5. Point of View - Mom tries to see her work with a different eye, and make changes. She looks for an unusual point of view or a new spin. I help her see life from my point of view when she puts her GoPro camera onto my Fetch harness and we go walking in the snow. Maybe she should clip the camera to herself and then work on her stories.
Whenever Mom mind-writes, she starts in the middle of a story. An idea pops into her brain, and she goes gangbusters from there.
Sometimes I start in the middle of my toys…
and fight my way out with the favored toy of the day.
Mom says, “What a mess!” and “I guess it’ll be MY job to clean up.” and “I wish I had a delete key for naughty behavior.”
When Mom sits down to write (and ignore me), she starts at what she THINKS is the beginning. But that first sentence or paragraph or page doesn’t always make the cut as the REAL beginning when the story is finished. Writers are like that. They can’t get too attached to their words because sometimes they get the delete key. Nuthin’ personal…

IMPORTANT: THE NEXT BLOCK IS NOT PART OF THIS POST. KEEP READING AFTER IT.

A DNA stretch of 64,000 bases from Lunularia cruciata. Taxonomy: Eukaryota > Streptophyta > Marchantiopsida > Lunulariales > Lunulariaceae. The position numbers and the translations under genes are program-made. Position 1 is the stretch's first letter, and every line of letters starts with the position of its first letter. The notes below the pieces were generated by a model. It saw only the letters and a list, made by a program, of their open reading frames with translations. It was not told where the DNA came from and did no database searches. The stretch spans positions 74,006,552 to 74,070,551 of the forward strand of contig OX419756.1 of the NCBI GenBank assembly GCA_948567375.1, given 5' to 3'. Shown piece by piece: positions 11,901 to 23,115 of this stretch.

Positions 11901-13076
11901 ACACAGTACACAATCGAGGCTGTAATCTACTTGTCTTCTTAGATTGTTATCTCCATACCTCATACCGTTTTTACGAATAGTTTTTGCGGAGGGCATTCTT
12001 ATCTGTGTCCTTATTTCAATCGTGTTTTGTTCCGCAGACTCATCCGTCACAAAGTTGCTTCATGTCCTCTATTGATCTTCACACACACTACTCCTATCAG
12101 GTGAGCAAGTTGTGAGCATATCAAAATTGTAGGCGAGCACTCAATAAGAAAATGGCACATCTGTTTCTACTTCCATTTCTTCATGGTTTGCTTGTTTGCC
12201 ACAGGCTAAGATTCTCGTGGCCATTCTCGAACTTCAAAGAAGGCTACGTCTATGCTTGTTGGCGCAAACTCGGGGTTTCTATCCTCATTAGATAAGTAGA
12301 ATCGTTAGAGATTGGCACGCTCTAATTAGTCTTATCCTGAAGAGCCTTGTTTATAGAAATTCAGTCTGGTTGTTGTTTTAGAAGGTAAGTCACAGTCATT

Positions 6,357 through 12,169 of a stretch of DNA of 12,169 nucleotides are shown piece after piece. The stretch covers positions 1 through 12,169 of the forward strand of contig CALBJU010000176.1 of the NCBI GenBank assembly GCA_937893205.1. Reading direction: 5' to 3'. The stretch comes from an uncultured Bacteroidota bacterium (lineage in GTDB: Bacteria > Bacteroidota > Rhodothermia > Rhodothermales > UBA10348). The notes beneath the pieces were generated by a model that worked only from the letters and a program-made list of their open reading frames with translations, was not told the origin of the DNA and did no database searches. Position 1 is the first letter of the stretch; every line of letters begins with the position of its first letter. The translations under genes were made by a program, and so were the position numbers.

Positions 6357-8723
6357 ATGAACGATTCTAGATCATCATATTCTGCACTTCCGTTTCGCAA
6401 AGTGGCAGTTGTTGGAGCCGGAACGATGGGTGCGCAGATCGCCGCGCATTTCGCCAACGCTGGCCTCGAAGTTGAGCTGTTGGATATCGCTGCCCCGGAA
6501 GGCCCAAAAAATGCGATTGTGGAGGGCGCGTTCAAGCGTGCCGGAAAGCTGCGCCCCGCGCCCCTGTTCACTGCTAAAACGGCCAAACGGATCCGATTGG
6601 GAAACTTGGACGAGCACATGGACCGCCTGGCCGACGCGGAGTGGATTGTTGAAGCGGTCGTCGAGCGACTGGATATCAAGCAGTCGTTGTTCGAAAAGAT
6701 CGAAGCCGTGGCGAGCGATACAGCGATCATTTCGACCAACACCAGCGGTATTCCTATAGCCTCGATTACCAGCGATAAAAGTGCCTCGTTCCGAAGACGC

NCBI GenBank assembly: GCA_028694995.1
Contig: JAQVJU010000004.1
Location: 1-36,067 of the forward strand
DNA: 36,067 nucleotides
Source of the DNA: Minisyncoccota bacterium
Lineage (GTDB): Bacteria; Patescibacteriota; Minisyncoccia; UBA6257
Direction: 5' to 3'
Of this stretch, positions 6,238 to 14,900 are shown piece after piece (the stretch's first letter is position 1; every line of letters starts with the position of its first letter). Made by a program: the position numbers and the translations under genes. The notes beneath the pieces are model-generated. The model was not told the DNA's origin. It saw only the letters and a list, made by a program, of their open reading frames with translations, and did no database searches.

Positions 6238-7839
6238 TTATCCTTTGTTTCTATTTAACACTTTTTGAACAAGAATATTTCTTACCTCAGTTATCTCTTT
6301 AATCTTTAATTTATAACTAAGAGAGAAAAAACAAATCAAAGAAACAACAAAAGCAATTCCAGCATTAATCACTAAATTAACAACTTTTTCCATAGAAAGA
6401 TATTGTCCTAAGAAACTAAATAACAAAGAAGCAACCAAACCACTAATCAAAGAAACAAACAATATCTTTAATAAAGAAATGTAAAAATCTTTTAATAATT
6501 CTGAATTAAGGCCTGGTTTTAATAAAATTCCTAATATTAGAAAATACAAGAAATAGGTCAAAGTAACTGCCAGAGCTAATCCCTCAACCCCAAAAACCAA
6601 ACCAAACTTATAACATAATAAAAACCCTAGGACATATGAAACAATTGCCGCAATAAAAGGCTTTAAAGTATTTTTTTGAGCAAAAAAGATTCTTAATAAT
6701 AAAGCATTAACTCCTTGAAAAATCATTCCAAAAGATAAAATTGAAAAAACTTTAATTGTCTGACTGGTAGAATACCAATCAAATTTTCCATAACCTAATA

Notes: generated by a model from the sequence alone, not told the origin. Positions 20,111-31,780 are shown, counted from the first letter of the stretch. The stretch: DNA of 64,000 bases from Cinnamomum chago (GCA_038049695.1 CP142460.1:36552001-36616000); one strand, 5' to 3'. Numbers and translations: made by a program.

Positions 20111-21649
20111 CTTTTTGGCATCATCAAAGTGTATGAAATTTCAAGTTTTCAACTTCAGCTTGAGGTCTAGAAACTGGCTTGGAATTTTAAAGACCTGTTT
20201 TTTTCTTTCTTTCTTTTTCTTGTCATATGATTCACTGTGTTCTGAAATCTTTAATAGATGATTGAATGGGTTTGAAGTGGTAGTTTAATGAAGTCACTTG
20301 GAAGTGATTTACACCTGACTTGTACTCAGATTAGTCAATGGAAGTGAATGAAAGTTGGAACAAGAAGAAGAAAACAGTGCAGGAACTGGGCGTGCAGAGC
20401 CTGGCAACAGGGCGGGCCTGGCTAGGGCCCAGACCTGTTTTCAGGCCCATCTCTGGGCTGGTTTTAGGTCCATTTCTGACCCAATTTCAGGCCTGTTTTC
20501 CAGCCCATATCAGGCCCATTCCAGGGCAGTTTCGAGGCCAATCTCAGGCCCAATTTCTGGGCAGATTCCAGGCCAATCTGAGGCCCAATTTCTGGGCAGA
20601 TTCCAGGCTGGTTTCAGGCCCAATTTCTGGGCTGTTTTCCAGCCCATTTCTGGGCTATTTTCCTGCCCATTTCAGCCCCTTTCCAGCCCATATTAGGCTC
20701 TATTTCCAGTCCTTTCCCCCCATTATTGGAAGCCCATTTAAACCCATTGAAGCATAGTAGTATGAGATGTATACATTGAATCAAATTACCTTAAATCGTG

I got the delete key from the laundry basket when I tried to go along for the ride to the laundromat last week.
I was in,
I begged to stay,
but I got tossed.
I wish there was a delete key for the mailman. He thinks I can’t hear him sneaking around the hallway. But I hear him out there plotting to kill me.
One day, I will delete you, you lunatic!
There would be no point to sending out stories if Mom didn’t believe somebody would love her work and will publish it. She believes like crazy. Part of the fun of setting goals and striving to get better at your craft is believing. She says, “I believe this is one of my best stories yet.” and “I believe this is the one.” and “I don’t believe you can’t find a better place to sit!”